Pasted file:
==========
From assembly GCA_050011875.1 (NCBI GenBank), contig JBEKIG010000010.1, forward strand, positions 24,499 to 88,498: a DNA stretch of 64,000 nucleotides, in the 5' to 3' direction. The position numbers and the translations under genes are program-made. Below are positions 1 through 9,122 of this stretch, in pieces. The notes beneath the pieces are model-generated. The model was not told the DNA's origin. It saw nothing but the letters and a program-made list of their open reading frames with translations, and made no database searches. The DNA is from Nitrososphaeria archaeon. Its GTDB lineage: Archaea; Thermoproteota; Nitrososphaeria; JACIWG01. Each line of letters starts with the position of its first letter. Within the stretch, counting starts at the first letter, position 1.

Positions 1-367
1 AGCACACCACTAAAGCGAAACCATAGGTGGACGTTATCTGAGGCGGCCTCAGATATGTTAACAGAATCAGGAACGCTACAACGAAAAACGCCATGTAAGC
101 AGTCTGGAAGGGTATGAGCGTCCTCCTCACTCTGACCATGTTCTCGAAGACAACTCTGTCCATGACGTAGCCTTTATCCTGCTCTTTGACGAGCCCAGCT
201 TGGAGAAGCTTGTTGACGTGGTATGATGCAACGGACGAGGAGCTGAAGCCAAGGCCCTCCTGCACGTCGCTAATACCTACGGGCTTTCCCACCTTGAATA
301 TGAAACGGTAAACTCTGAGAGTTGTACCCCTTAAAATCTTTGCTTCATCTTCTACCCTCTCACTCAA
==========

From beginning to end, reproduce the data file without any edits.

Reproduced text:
From assembly GCA_050011875.1 (NCBI GenBank), contig JBEKIG010000010.1, forward strand, positions 24,499 to 88,498: a DNA stretch of 64,000 nucleotides, in the 5' to 3' direction. The position numbers and the translations under genes are program-made. Below are positions 1 through 9,122 of this stretch, in pieces. The notes beneath the pieces are model-generated. The model was not told the DNA's origin. It saw nothing but the letters and a program-made list of their open reading frames with translations, and made no database searches. The DNA is from Nitrososphaeria archaeon. Its GTDB lineage: Archaea; Thermoproteota; Nitrososphaeria; JACIWG01. Each line of letters starts with the position of its first letter. Within the stretch, counting starts at the first letter, position 1.

Positions 1-367
1 AGCACACCACTAAAGCGAAACCATAGGTGGACGTTATCTGAGGCGGCCTCAGATATGTTAACAGAATCAGGAACGCTACAACGAAAAACGCCATGTAAGC
101 AGTCTGGAAGGGTATGAGCGTCCTCCTCACTCTGACCATGTTCTCGAAGACAACTCTGTCCATGACGTAGCCTTTATCCTGCTCTTTGACGAGCCCAGCT
201 TGGAGAAGCTTGTTGACGTGGTATGATGCAACGGACGAGGAGCTGAAGCCAAGGCCCTCCTGCACGTCGCTAATACCTACGGGCTTTCCCACCTTGAATA
301 TGAAACGGTAAACTCTGAGAGTTGTACCCCTTAAAATCTTTGCTTCATCTTCTACCCTCTCACTCAA